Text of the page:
Spending time with Persian Baha’i ladies has some consequences. You eat delicious Persian food (rather, you’re forcefed it), you learn to hide your enthusiasm for said food (the Persian practice of “tarof”) and you hear a lot about God’s Will and “tests”.
I have nothing against Persian food but I’m beginning to develop allergies against the superstitious practice of calling everything “God’s Will” or “a test”.
For one, how are we to know what is God’s Will? Sure, the general broad strokes are obvious. They are in every religious dispensation. Don’t kill, be nice, don’t lie, etc. Those are God’s Will for us. That’s what He wants us to do. I have no qualms about those. They are clear.
But what about the mundane, everyday things. Was it God’s “will” that I be late for an interview? Was it God’s “will” that I forgot to call ahead and make reservations? That I burn the toast by forgetting to adjust the setting on the toaster?
I’m not so sure. Maybe it was the Big Guy’s will that those things happen. But then again, maybe they were a result of less than devine motives.
But many of the Baha’is that I spend time with have no doubts whatsoever. They know. And they want to tell you. Usually I just play along and don’t upset their perception of things. But sometimes I do venture to ask meekly, how exactly it is that they know. In those times, they blink and recover with: why… what else can it be? of course it is God’s will.
And then they smile at me as if I’m a total idiot incapable of telling the difference between yogourt and glue.
I keep thinking though that unless you have some sort of direct phone line to God, or are a Prophet you can have no conviction on the matter. But then again, saying “It may or may not be God’s will” just doesn’t have the same ring to it, now does it?
The other one is when they call difficult situations “tests from God”. This one gets me even more. I mean, how the heck do you know? Oh, we already covered that: what else can it be? Yes, ironclad logic. How did I ever miss that one?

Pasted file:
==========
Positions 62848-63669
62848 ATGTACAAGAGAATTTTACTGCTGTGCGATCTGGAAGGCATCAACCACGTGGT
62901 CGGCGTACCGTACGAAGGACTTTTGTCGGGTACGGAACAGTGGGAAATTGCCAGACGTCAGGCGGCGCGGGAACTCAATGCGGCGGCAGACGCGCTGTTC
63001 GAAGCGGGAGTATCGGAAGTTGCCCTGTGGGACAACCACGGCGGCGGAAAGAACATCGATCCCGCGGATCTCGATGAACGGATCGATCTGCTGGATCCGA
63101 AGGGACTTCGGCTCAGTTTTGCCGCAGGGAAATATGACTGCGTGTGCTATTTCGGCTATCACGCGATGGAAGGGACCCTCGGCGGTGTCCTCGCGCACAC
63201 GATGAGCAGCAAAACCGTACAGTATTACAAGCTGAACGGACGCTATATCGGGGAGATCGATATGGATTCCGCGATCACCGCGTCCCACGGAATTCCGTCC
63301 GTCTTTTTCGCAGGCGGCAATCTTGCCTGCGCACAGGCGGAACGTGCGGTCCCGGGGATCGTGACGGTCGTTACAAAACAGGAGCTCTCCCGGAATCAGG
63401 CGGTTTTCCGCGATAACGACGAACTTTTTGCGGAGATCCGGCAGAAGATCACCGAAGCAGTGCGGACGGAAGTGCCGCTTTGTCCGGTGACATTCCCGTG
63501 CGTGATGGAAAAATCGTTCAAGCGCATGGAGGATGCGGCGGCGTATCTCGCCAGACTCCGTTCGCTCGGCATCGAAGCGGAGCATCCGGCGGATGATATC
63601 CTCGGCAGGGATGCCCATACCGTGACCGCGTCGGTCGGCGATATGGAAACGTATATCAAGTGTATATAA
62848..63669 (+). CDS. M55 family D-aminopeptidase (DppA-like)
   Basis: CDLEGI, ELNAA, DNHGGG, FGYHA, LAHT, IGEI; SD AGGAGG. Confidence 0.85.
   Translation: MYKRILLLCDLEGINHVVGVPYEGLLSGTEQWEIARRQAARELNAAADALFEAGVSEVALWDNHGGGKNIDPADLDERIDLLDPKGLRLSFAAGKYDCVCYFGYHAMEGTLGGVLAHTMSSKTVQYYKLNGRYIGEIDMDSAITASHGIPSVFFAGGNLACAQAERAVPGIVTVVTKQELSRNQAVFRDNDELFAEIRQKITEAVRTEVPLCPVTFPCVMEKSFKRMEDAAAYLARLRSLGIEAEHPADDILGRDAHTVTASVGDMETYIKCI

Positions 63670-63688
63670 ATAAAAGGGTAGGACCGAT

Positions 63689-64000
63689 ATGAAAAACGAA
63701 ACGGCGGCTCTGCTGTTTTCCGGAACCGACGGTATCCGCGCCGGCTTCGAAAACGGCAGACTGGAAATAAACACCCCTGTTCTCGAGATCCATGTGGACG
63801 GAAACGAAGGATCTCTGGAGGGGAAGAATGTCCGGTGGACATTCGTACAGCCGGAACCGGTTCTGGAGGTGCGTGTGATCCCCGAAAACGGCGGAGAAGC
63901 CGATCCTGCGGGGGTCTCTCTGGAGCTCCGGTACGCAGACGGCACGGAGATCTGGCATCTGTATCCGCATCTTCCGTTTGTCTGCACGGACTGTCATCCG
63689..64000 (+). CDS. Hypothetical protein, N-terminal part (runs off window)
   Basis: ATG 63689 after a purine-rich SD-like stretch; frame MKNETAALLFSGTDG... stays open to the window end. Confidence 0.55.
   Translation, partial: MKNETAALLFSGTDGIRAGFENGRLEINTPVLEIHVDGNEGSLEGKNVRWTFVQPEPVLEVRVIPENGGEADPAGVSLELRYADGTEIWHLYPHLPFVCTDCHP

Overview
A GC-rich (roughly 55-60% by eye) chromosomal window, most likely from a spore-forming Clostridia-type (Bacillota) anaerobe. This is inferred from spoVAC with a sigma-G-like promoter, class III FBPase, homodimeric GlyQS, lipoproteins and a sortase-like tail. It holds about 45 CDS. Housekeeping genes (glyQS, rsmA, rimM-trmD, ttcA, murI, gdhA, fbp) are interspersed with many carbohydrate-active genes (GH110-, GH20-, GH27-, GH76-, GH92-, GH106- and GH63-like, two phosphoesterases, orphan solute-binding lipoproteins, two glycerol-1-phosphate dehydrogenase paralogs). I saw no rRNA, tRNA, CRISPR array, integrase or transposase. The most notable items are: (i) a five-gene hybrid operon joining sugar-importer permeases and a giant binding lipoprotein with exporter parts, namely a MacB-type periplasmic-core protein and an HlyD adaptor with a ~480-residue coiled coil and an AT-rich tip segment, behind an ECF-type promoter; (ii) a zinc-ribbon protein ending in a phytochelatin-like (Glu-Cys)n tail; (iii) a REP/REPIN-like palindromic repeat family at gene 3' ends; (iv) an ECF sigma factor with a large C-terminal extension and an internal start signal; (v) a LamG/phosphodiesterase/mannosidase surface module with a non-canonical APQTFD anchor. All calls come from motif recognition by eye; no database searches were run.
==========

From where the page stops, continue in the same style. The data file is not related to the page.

Seriously though, I’ve heard this explanation when people are confronted by challenges in their life and slap the name “tests” on them. Going through a divorce? It is a “test”. Children misbehaving? yup, another “test”. And you guessed it, it was specifically tailor made by the Big Guy for you.
Again, not once do these people stop to ask how exactly they know or can prove that this is a “test from God”.
This insidious practice is seeping into Baha’i culture and I hate it. For one, it is supersition and we are to guard against superstition. When religion doesn’t agree with simple reason, something is wrong.
Also, using these superstitious labels, like “God’s will” or “test” causes one to become separated from cause and effect. To not feel personally responsible for our actions, our lives and the results that we cause. I don’t believe that God wants us to live that way. Some things may very well be God’s will or tests, but there is no way for us to know.
What’s more, living our lives as if most or almost everything is a test or His will, can cause one to feel disempowered. I’d rather live my life believing that some things are under my power and some things under His. Since I will never truly know which is which, I will simply live my life by giving it all I’ve got. By living my life to the fullest, by trying my darndest, by never ceding an inch. And letting Him sort it all out in the end.
Where someone else might simply sigh and say, “Well, it is God’s will…” and sit back, I will redouble my efforts or reflect on what else I can do, what other options I have and how I can learn from this for the future. I attempt to be proactive, a protagonist in my own life, rather than a puppet whose strings are pulled by divine decree.
Where someone else might call a situation a “test from God”, and feel vindicated or absolved from responsability, I attempt to reflect on how I contributed to the outcome, how I may react or act differently in the future and what I may do now to improve things. It may be a test, or it may not. That sort of thing is irrelevant to the matter.
Finally, another reason I strongly dislike this practice is that it can be a useful tool in the hand of a bully. Let’s say that a situation arises and you disagree with things or how it came to be. If you contact the institutions and let them know, like a good Baha’i is supposed to, you may get the short and sweet response that “it is God’s will” and that agitating for change would mean that you are making the situation “a test” for yourself.
Farfetched? Impossible? Not at all. This has actually happened.